September is Suicide Prevention Month. With mental health problems soaring since the start of the pandemic, raising awareness is more essential than ever. In countries around the world, women are more likely to be diagnosed with depression and attempt suicide, but male suicide rates remain several times higher than female, according to the BBC News.
Sermo physicians agree. In a recent poll of 130+ global doctors, almost 45% said they’ve seen an increase in male patients who have had suicidal thoughts, or attempted to take their own lives. In term. Regarding which age group is most affected by mental health/suicide, 69% of physicians said men between the ages of 15 – 47.
When asked what the physicians believe is the biggest cause for mental health issues/attempting suicide among males, here’s what the doctors had to say:
- 38% said financial stress / unemployment
- 31% said social isolation / loneliness
- 9% said conflict with family / divorce
- 7% said physical discomfort / illness
- 7% said bullying / physical / sexual abuse
- 1% said death of a family member
When asked what the doctors believe is most effective in helping prevent suicide among men, here’s how the doctors responded:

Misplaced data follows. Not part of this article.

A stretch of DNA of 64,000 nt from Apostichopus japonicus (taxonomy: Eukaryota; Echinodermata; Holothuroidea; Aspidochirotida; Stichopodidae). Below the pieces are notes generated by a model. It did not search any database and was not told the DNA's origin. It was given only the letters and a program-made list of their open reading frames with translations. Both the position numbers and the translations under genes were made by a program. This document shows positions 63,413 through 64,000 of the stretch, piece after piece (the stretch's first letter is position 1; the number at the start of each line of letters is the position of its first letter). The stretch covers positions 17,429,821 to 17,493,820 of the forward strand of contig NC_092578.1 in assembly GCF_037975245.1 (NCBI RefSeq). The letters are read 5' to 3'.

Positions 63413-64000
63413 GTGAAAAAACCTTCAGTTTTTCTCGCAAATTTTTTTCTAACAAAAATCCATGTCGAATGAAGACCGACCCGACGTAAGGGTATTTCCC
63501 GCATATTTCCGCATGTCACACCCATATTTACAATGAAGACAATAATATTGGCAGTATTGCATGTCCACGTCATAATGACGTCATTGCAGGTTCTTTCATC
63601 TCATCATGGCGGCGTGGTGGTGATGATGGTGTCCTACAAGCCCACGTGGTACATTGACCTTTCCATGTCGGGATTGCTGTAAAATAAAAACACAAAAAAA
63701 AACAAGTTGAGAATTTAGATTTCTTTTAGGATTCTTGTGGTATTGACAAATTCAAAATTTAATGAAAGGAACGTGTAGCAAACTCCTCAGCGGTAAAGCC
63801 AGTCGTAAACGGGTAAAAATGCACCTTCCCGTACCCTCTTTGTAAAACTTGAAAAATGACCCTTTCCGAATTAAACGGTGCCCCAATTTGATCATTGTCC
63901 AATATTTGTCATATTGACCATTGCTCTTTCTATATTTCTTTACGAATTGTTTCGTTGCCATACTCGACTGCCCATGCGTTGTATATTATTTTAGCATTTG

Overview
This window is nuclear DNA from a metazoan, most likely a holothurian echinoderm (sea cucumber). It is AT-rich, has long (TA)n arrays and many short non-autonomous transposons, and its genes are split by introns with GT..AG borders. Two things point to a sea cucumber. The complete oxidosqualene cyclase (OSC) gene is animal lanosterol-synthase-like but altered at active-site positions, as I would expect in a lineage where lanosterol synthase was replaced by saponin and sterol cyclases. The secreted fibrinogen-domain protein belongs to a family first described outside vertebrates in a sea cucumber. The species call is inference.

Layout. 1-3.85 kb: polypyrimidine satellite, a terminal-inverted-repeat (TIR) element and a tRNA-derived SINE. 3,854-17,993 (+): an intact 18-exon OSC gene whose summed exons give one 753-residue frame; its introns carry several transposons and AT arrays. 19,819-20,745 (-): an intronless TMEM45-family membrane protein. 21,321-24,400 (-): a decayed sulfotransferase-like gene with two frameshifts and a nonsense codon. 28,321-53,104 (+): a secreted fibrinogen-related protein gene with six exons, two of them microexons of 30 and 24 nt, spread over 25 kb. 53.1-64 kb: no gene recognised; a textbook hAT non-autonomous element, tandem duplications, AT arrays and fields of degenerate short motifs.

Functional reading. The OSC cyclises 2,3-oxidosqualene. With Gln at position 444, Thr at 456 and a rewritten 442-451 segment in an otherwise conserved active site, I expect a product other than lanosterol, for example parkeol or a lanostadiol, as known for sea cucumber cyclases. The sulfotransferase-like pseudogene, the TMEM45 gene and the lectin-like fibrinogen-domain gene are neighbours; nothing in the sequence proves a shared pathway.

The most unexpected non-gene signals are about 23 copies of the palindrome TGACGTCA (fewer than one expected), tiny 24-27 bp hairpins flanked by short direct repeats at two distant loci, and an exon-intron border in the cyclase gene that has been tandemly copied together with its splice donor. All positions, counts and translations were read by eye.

- 29% said watching for signs of depression and offering support.
- 25% said making mental health support more available.
- 19% said reducing the stigma of mental health issues.
- 16% said teaching men coping and problem-solving skills.
- 9% said reducing concepts of toxic masculinity.
Here’s more of what Sermo physicians have to say on this topic—in their own words:
There has been an increase in depression in the context of COVID 19.
In this time of pandemic, social distancing has unfortunately increased suicide cases.
In my professional experience, I have seen that men think less about suicide than women but execute it more. That is, almost always when he thinks about it, he does.
It is more difficult for men to cope with economic setbacks and this is related to their role as provider in the home.
Family Medicine, Venezuela
This is a social problem. Prevention exists, but it is a task for politicians, not for psychiatry and psychology.
General Practice, Poland